Virginia Tea Party: GOP Development Policies = Eco-Extremism

A Virginia policy that loosens restrictions on development, allowing for more walkable conditions, is under attack by representatives of the state’s Tea Party movement.

Ironically, “Urban Development Areas” were pioneered by state Republicans to lift regulations such as minimum setbacks and maximum units per acre under certain circumstances. The state requires every county to establish an Urban Redevelopment Area, within which zoning restrictions on density may be relaxed. The areas do not impose any hard-and-fast mandates in the other direction, such as minimum density or maximum parking requirements.

According to state Tea Party leaders, this rather benign landscape is an example of the type of development "eco-extremists" like Republican legislators want to impose on Virginians. Photo: Greater Greater Washington

Nevertheless, the policy has inflamed the state’s Tea Party officials, who have characterized it as a plot by “eco-extremists” to establish “feudalistic transit villages.” Tea Party leaders are pushing hard for HB 1721, which would allow counties to opt out of the policy.

In an appeal for HB 1721, Donna Holt of Virginia’s Campaign for Liberty called the state’s policy “gross violation of property rights,” saying “if they have their way, single-family homes will be a thing of the past.”

David Alpert at Greater Greater Washington pushes back:

The claim that any of this would take anyone out of any homes is so ridiculous as to be laughable, except for the fact that the Tea Party groups have acquired significant influence over national and state legislators.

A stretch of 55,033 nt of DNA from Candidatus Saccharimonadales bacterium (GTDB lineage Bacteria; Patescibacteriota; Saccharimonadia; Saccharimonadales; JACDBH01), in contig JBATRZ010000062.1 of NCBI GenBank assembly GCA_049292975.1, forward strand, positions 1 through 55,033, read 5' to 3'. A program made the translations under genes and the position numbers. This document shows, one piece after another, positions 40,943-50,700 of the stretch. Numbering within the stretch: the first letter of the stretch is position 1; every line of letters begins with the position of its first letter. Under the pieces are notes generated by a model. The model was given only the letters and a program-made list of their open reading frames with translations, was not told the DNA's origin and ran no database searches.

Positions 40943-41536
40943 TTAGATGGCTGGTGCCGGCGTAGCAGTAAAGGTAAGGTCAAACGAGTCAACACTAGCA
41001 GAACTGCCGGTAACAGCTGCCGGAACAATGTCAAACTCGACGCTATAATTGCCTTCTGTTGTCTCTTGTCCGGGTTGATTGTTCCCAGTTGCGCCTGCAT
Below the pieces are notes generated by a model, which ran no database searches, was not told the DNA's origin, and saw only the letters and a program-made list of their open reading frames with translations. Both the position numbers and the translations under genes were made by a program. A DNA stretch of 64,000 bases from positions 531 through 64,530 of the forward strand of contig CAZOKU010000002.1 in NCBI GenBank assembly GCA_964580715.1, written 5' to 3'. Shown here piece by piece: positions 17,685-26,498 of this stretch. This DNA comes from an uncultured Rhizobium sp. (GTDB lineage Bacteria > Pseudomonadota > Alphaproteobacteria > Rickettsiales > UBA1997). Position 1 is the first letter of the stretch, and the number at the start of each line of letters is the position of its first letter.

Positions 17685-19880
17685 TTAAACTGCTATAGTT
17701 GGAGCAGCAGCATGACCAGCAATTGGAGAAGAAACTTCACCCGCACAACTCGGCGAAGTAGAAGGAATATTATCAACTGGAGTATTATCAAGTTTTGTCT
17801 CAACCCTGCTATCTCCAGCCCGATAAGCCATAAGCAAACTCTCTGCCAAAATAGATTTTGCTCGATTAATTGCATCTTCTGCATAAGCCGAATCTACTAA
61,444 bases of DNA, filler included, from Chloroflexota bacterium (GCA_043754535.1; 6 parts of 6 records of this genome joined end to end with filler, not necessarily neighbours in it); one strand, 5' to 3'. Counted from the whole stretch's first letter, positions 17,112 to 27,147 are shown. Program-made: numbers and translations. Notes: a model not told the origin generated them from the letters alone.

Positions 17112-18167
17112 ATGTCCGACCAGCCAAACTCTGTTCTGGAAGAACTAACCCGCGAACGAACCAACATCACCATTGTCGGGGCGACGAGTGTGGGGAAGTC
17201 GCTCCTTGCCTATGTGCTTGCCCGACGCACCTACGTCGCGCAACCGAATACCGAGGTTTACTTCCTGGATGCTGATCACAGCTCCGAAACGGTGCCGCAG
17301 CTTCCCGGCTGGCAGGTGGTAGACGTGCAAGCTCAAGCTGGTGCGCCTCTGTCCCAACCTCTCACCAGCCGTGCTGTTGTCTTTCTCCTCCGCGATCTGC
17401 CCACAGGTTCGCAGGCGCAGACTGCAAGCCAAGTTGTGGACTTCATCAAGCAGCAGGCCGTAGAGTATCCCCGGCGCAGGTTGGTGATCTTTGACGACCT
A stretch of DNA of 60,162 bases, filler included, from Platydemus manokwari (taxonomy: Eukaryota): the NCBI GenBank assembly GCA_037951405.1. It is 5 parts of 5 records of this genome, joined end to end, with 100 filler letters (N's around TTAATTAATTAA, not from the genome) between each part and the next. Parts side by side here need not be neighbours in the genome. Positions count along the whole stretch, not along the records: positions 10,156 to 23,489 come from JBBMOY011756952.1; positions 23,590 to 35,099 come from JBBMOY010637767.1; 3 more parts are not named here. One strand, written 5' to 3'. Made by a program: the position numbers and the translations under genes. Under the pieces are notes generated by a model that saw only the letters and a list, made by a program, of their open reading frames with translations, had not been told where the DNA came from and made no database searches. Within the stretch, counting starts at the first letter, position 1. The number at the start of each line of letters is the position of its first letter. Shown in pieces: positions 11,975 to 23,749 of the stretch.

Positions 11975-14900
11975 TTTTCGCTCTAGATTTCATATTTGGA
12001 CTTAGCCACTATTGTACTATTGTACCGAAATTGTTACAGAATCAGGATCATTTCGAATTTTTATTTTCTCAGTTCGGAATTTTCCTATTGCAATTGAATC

More ironic is the way Holt argues that property rights are “the single most important principle” in Virginia, but almost immediately then castigates “corporate developers” for wanting to maximize their own property rights.

It’d be fascinating to see what would happen if a property owner next door to Holt’s single-family home requested permission to have the right to put 12 homes on his or her one-acre property. I’m sure Holt would quickly insist that while property rights may be inalienable, the right to prevent any development denser than her own within viewing distance is even more inalienable than that.

Elsewhere on the Network today: Rebuilding Place in the Urban Space reports that grocer Winn Dixie is reorienting its produce displays toward the street, much like small grocers in New York City. Bike Delaware illustrates how the state’s commitment to cycling can be measured by the way it plows snow on the street. And Straight Outta Suburbia, drawing inspiration from Jane Jacobs, says the goal of cities should be auto-attrition, not auto elimination.